Researchers reveal the initial chemical reactions that occur in the eye when light strikes the retina.

The molecular processes that first take place in the eye when light hits the retina have been deciphered by researchers at the Paul Scherrer Institute (PSI). The procedures, which only take a trillionth of a second, are necessary for human vision. The study was recently published in Nature, a scientific journal.

It only involves a minute modification of a protein in our retina, and this modification takes place in a very brief amount of time. It is the very first step in our ability to perceive light. It is additionally the main light-subordinate step. Using the PSI’s SwissFEL X-ray free-electron laser, PSI researchers have determined precisely what happens after the first trillionth of a second in the process of visual perception.

Our light receptor, the protein rhodopsin, is at the center of the action. It is produced by rod cells, sensory cells that are specialized in detecting light, in the human eye. A small, kinked molecule is held in place in the middle of the rhodopsin: retinal, a subsidiary of vitamin A. At the point when light raises a ruckus around town, the retina retains part of the energy. It then transforms into a three-dimensional form at breakneck speed, flipping the eye switch from “off” to “on.” A series of reactions are sparked by this, culminating in the perception of a flash of light.

“The SwissFEL enables us to examine the fundamental processes of the human body in great detail, such as vision,”

Gebhard Schertler, Head of PSI’s Biology and Chemistry Research Division.

Tied but free, but exactly what happens when the retina changes from the 11-cis form to the all-trans form? According to PSI scientist Valérie Panneels, “We have known about the starting point and the end product of the retinal transformation for some time, but so far no one has been able to observe in real time exactly how the change occurs in the sight pigment rhodopsin.”

Panneels likens the process to a cat falling backwards from a tree and somehow surviving to stand on its own. The inquiry is: What position does the cat assume when it falls before rising to its feet?

The PSI researchers discovered that the “retinal cat” turns its middle part first. The “eureka moment” for Valerie Panneels came when she realized something else that happens: “like our chest expanding when we breathe in, only to contract again shortly afterwards,” the protein does when it takes in some of the light energy.

Credit: Scanderbeg Sauer Photography

The head of PSI’s Biology and Chemistry Research Division is Gebhard Schertler. The retinal molecule, which changes shape when light enters our eyes and initiates the visual process, is also depicted in the image.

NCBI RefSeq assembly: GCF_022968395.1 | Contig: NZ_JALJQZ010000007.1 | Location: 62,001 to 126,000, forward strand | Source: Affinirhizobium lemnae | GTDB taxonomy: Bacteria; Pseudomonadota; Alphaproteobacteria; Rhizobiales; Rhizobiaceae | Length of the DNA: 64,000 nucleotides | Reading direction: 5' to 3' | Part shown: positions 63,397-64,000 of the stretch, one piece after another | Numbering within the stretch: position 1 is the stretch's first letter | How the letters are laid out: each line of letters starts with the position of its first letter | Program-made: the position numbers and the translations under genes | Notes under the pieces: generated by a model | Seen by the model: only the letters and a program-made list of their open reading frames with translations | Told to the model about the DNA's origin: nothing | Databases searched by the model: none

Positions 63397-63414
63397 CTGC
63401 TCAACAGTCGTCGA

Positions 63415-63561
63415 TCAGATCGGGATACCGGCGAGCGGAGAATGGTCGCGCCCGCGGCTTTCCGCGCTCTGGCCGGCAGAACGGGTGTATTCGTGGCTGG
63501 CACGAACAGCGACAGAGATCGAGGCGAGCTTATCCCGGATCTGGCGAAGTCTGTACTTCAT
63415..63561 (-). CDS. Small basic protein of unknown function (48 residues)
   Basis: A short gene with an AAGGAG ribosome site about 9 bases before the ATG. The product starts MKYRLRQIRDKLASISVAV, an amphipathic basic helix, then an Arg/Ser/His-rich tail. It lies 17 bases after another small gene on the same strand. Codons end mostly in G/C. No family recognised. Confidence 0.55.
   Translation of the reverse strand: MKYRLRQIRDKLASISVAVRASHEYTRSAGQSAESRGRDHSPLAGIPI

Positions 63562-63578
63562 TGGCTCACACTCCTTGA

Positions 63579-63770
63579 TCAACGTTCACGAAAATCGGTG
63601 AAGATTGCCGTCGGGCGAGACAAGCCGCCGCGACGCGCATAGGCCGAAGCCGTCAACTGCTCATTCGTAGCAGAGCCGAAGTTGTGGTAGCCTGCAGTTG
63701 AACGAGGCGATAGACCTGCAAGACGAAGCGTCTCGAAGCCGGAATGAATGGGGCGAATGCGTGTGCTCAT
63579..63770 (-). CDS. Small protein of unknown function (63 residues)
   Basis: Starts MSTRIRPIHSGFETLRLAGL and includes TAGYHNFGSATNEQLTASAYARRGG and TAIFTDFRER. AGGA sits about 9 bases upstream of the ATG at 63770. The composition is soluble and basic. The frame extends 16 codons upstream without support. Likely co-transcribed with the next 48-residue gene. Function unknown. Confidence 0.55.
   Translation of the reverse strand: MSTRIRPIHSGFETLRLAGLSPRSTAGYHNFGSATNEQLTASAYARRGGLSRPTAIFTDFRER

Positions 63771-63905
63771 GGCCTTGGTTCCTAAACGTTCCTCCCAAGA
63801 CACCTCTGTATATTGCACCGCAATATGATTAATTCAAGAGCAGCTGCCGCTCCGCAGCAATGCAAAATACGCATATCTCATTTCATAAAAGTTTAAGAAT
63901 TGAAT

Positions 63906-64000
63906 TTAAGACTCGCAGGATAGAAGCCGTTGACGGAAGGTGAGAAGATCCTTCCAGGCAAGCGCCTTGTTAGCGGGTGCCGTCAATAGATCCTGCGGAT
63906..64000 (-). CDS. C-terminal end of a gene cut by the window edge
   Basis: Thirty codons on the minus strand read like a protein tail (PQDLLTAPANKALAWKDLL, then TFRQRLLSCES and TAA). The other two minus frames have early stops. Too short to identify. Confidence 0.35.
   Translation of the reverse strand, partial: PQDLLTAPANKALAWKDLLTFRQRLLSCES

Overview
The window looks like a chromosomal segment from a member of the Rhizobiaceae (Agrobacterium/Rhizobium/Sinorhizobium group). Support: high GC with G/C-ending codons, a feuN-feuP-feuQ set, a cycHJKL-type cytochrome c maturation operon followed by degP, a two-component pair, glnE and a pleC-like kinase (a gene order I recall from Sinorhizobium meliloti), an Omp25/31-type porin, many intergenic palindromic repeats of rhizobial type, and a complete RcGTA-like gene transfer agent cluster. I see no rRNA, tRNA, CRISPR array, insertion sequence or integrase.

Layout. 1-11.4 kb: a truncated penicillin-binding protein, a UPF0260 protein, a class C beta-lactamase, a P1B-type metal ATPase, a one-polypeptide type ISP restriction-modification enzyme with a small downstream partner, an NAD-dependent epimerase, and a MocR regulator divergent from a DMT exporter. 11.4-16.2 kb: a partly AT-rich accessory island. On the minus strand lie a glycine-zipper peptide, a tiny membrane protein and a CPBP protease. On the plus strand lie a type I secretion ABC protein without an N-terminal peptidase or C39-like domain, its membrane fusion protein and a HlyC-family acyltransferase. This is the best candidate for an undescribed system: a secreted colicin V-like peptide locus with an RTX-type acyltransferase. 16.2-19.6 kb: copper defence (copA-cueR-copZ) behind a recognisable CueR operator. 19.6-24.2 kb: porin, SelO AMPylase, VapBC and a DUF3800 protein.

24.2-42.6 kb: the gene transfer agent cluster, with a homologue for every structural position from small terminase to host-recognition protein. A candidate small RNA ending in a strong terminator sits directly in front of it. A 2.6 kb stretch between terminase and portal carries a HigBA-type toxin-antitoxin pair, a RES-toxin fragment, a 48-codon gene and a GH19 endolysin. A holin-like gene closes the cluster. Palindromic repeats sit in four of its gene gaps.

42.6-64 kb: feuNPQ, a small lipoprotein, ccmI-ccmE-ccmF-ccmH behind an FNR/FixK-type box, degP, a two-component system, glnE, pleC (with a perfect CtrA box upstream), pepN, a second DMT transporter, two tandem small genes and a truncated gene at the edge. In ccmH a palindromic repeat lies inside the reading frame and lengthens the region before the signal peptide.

The protein temporarily loses most of its contact with the retina in its middle during this “breathing in” stage. The retinal can now rotate, even though chemical bonds keep it connected to the protein at its ends. The molecule resembles a dog on a loose leash who is free to jerk at any time at that moment.

The protein contracts once more shortly after and regains control of the retina, this time in a different, more elongated form. The retina’s ability to turn itself is not hindered by the protein that holds it in place.

One of the fastest natural processes The retina’s transformation from its 11-cis kinked form into its all-trans elongated form takes only one picosecond, or one trillionth of a second (10–12). This makes it one of the fastest natural processes.

An X-ray free-electron laser like the SwissFEL is the only method for recording and analyzing such rapid biological processes. According to Gebhard Schertler, Head of PSI’s Biology and Chemistry Research Division and joint lead author of the study with Valérie Panneels, “The SwissFEL enables us to study in detail the fundamental processes of the human body, such as vision.”

To return to the cat’s analogy, this would be similar to using a high-speed camera to record its fall, with one major difference: The SwissFEL camera has a million times faster filming speed. There is a lot more to working with large research facilities than just pressing a shutter button. Thomas Gruhl, a Ph.D. student who went on to work as a postdoctoral researcher at the Institute for Structural and Molecular Biology in London, worked for years to develop a method for producing high-quality rhodopsin crystals that can provide data with ultra-high resolution. In the end, only these data made it possible to make the necessary measurements at SwissFEL and at the X-ray free-electron laser SACLA in Japan before SwissFEL was built.

Once more, this examination shows SwissFEL’s crucial job in Swiss exploration. ” According to Gebhard Schertler, “it will probably help us come up with many more solutions in the future.” We are also working on ways to study dynamic processes in proteins that are normally not activated by light, among other things.” The researchers utilize counterfeit means to make such atoms receptive to light: possibly they roll out proper improvements to the limiting accomplices, or they blend proteins in with restricting accomplices in the gem so rapidly that they can be analyzed at the SwissFEL. In any case, merely pointing a camera at a cat falling from a tree doesn’t cut it when it comes to the procedure at hand.

More information: Valerie Panneels, Ultrafast structural changes direct the first molecular events of vision, Nature (2023). DOI: 10.1038/

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